5. Take That Class You Always Wanted To.
We all have skills we dream of having but never take the leap to develop, whether due to lack of finances or time, or fear of failure. However, investing in yourself is a great way to build confidence and acquire new skills.
Taking on a new challenge is never easy, but the most interesting people in the world have that in common; they took on great challenges. Whether you want to learn an instrument or a new language, pursuing your dreams and learning the skills you always wished you had is an excellent way to meet like-minded people who share your interests.
It’s also a fantastic way to build your confidence and gather more interesting stories in your life. By doing challenging things, we learn more about ourselves and the world around us, and we develop more empathy for others who are also struggling with something. Plus, we can learn valuable skills that other people find interesting.
6. Work on Your Small Talk Skills.
Small talk can get a bad rap because it can seem pointless to talk about the weather or how slow the train is running today, but it’s the small step that needs to be taken for deeper conversations to ever be possible. To make yourself and your conversation partner feel more at ease, and therefore more likely to engage in a longer conversation, work on small talk topics and questions that you feel comfortable with.
Small talk is also an important step in deciding whether you like the person you’re speaking to beyond superficial assumptions made from their appearance. You can tell if someone is open and friendly or perhaps closed off by having a bit of small talk. You can also detect if someone can become mean or hostile by their attitude and manner of speaking.
To develop your small talk skills, focus on amicable questions like “What drew you to the line of work you’re in?” or chat politely about events happening in the location you’re in. A topic to avoid is someone’s appearance, which can be too personal for most first-time encounters. Common topics like the weather, the place you’re in, or the late public transport you’re waiting for are all fair game.
7. Be True to Yourself.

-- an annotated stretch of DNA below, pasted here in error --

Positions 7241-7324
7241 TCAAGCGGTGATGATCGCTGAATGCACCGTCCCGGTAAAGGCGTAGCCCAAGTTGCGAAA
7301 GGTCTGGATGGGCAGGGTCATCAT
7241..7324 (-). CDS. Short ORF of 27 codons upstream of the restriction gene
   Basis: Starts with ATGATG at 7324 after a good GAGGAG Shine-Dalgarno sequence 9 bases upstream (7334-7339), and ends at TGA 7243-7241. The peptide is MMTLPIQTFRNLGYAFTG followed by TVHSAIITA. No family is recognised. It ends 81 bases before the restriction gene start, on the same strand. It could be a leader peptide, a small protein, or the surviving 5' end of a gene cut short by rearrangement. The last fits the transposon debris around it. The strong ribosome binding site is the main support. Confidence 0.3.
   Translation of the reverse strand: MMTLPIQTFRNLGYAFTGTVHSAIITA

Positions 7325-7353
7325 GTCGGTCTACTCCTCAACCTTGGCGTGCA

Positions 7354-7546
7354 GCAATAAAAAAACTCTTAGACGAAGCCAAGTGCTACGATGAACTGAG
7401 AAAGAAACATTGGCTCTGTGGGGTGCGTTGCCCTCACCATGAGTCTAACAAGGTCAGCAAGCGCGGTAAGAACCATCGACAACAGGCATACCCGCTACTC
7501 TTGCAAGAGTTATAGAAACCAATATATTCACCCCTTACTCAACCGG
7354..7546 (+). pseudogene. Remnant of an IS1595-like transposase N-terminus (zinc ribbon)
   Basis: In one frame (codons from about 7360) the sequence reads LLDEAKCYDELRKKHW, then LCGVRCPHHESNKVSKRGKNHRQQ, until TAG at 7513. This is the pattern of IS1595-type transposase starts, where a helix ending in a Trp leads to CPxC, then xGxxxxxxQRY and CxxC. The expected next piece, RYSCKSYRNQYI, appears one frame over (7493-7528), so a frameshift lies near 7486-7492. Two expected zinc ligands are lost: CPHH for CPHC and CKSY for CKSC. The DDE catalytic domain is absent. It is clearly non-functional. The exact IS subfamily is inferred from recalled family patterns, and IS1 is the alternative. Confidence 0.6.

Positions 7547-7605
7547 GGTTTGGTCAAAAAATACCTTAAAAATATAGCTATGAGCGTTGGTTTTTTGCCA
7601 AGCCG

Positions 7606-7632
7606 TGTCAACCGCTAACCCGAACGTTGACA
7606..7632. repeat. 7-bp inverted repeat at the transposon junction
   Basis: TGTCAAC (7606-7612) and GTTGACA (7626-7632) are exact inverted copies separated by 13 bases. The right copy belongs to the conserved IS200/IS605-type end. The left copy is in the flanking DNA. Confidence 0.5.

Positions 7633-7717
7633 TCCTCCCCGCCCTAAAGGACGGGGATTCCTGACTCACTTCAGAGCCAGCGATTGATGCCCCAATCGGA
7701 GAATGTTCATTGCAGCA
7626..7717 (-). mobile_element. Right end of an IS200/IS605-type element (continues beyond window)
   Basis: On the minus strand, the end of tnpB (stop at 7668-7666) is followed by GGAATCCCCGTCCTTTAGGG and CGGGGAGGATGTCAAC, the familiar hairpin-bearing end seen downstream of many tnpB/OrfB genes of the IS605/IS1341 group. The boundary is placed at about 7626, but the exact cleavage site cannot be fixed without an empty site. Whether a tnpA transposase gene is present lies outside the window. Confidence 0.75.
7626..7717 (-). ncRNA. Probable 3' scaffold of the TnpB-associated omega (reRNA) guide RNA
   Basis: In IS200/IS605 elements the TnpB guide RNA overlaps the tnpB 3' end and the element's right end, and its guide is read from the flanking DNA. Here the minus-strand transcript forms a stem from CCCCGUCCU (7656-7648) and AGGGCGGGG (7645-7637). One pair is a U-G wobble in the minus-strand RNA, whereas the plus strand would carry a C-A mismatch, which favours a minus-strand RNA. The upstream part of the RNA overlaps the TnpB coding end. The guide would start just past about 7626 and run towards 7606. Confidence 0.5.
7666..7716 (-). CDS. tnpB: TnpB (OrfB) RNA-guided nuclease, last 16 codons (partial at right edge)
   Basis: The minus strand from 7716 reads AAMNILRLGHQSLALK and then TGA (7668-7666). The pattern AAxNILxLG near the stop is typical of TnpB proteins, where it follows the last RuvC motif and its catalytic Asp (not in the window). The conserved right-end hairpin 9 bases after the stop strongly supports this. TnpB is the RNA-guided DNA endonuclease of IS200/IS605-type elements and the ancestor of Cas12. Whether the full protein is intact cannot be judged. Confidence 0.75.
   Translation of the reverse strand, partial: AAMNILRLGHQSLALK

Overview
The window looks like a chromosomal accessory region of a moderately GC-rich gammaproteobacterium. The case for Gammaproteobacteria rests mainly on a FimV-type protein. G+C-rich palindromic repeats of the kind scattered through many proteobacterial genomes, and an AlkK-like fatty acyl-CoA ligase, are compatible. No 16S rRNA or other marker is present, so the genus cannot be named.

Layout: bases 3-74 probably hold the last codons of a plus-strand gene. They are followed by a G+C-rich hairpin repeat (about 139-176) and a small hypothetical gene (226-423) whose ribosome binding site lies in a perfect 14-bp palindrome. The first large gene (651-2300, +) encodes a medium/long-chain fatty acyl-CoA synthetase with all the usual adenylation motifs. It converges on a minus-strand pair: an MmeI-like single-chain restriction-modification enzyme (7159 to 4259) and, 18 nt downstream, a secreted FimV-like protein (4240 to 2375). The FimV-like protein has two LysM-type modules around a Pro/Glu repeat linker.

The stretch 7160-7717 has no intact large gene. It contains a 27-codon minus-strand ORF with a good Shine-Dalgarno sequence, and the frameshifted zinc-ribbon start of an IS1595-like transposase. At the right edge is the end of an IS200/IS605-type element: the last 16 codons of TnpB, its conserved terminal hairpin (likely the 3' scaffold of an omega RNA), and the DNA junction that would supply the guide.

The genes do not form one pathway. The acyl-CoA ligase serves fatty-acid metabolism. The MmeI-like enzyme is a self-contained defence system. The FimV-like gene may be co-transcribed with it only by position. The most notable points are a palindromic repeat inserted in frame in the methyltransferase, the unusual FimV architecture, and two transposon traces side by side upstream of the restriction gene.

We often get caught up worrying about whether other people like us and trying to find ways to impress them, while completely forgetting the most important part; whether or not we like them. It’s not a one-way street in any relationship, and you should never be the only one seeking approval in any social situation.
By remembering that you get to decide if you like someone too and whether they are worth your time, you can take a lot of pressure off your shoulders, especially if you are a bit of a people pleaser. Social situations can be exhausting if you feel like you have to constantly work for other people’s approval and find ways to make them like you.
Holding onto your natural right to decide whether or not you like someone can prevent you from wasting your energy on second-guessing everything you do and allow you to invest your energy in having a good time.
8. Balance Your Social Life and Alone Time.
Those who struggle with socializing are generally on the introverted side, which means our alone time is precious. It’s not just precious because we enjoy it, but because it nurtures us. Introverted people love to delve deeply into our world, our interests, and our own company.
If you resonate with these statements, remember to come back into your comfort zone after adventuring out of it to refresh your emotional and psychological energy reserves. Balancing your need to spend time in your own company with the relationships you want to forge in your life will help you be more energized to give 100% when you are in social settings because you’ve refueled yourself first.
Biologically speaking, the heart has to feed itself before it can feed the rest of the body, and this is true for people too. Make sure you feed your own heart and mind before you try to feed other people’s souls.